Then the film cuts to his opening remarks to the owners who are themselves going to have to teach their horses:

“The way I do these colt classes, you guys, you’ll have to get ’em exposed to a lot of things that seem perfectly normal to you but it doesn’t seem normal to the horse.
“You walk up to ’em smelling like a Big Mac, you know, or somethin.’ Your diet is gonna make you smell different to the horse.
“And then you’re gonna tell the horse, ‘don’t worry, I want to crawl on you’ … in a similar posture to how a lion would attack and kill a horse. They jump right up in the middle of them and they reach their front claws around and as they’re biting down on their spine they’re cutting their throat with their claws. You’re asking the horse to let you be in that posture and crawl on him.
"And then about the time he says, ‘Alright, maybe,’ and then you say, ‘Oh one more thing. I want to strap some hides of other dead animals around you before I crawl on you.’
"Damn sure have to have some trust. He’s got to believe in you to let you do that. And amazingly enough, they’ll let you do it.”

I'm pretty sure there's a lesson there for all teachers, but particularly law professors facing a class of 1Ls on the first day.   More on the rider's (i.e. my own) fear to come.

Posted by Jeff Lipshaw on August 7, 2018 at 10:53 AM in Lipshaw, Teaching Law | Permalink | Comments (0)

Monday, August 06, 2018

Two items on teaching law

Classes at FIU begin next Monday, so here are two items on what we teach.

Here are remarks by Max Stearns (Maryland, blogging at Blindspot) at a welcome event for incoming 1Ls at Maryland law. I pretty much agree with everything he suggests, with the small exception that study groups are not for everyone and I am more circumspect in recommending them.

Here is a summary (with video) of an interview by Justice Ginsburg for a Duke Law School event. One of her topics was recommending moot courts as part of legal education, both as a way to promote public understanding of the Court and a way to teach students to sharpen their arguments and positions. I do this as the end-of-semester projects in Civil Rights and Fed Courts, so I am glad to see recognition of its value.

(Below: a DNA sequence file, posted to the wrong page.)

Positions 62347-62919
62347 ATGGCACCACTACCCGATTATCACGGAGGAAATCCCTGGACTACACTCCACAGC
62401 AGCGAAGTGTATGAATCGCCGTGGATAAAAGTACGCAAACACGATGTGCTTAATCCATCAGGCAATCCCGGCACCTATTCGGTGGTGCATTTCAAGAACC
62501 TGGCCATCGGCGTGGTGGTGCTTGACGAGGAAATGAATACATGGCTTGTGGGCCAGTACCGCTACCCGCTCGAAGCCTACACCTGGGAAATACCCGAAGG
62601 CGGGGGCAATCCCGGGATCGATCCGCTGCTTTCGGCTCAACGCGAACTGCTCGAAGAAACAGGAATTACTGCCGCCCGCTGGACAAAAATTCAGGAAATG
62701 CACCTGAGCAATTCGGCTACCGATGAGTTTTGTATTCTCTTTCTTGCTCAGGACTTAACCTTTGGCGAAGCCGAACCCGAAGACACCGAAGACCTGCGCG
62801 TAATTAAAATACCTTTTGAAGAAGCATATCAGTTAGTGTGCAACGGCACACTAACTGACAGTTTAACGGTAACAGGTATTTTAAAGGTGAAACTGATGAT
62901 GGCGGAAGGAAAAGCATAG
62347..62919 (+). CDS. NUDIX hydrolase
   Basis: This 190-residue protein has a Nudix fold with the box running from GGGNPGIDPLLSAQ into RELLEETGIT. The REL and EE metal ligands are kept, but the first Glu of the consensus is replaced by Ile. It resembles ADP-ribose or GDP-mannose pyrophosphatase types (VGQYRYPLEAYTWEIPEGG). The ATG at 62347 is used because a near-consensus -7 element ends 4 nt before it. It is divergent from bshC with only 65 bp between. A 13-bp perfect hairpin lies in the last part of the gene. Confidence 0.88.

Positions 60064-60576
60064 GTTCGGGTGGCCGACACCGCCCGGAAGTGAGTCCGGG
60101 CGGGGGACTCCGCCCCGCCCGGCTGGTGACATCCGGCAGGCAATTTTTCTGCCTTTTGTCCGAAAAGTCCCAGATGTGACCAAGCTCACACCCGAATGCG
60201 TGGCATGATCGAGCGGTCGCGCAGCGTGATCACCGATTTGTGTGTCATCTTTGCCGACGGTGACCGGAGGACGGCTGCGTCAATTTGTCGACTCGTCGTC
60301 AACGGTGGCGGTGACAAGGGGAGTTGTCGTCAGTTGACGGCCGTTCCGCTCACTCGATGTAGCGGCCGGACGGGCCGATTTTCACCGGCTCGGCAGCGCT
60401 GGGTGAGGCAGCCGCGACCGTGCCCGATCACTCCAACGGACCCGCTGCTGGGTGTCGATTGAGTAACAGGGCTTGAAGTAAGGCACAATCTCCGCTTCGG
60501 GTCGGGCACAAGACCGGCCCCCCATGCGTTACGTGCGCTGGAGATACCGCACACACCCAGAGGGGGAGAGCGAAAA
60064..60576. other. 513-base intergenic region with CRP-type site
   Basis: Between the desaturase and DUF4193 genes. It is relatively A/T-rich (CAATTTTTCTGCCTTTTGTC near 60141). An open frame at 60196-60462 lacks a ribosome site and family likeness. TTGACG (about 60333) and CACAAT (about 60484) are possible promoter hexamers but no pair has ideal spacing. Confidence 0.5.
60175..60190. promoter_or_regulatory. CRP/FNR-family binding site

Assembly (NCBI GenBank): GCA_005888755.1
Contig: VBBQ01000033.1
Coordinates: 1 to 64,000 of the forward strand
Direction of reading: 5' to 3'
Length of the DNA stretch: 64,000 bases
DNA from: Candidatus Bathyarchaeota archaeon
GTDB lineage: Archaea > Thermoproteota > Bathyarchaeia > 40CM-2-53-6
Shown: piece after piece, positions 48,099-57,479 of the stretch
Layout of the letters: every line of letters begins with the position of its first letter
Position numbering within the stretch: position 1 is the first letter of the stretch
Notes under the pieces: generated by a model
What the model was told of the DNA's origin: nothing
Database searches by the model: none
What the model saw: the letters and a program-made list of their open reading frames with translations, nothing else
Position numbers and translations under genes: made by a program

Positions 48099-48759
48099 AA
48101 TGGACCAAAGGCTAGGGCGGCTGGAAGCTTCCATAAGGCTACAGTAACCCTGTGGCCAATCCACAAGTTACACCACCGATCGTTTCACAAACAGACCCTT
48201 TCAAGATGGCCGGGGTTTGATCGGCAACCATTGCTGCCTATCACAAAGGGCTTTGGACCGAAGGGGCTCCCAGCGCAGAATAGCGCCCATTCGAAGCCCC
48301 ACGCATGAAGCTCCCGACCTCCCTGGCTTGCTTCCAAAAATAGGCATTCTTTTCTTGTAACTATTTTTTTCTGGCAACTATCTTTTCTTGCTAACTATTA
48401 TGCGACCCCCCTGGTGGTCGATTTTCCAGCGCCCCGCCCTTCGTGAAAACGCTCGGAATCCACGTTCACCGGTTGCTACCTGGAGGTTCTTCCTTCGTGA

Posted by Howard Wasserman on August 6, 2018 at 09:31 AM in Howard Wasserman, Teaching Law | Permalink | Comments (0)

Sunday, August 05, 2018

Compliance Resources

There are quite a number of places to read about compliance, but there are three I will highlight today that are free and easy to access. 

The first is the Wall St. Journal Risk & Compliance Journal.  It provides a good round-up of materials.  The second is the Compliance & Enforcement Blog, which is sponsored by the Program on Corporate Compliance and Enforcement at NYU.  This provides posts from practitioners and academics.  The third is the SSRN Compliance & Risk Management eJournal, which is, I believe, in its second year.

There are, of course, other places to read about compliance, but I think the above three are a good starting point.  As a side note, I’m excited to read this new article I saw in an SSRN blast last week, because it has the words “compliance” and “diversity” in the title (see here for context).

Posted by Veronica Root on August 5, 2018 at 02:15 PM | Permalink | Comments (1)

Friday, August 03, 2018

Liz Magill, Stanford Law Dean, to Become UVA Provost

M-elizabeth-magill-5-400x400Liz Magill, who succeeded Larry Kramer as the dean of the Stanford Law School in 2012, will leave to become the new provost at the University of Virginia.  She will remain at Stanford until her successor is in place.

Her new boss will be UVA's new president, James E. Ryan, also a former law professor (most recently the dean of Harvard's Graduate School of Education).  

Those interested in filling her shoes should contact Persis Drell, Stanford's provost, who is organizing the upcoming search.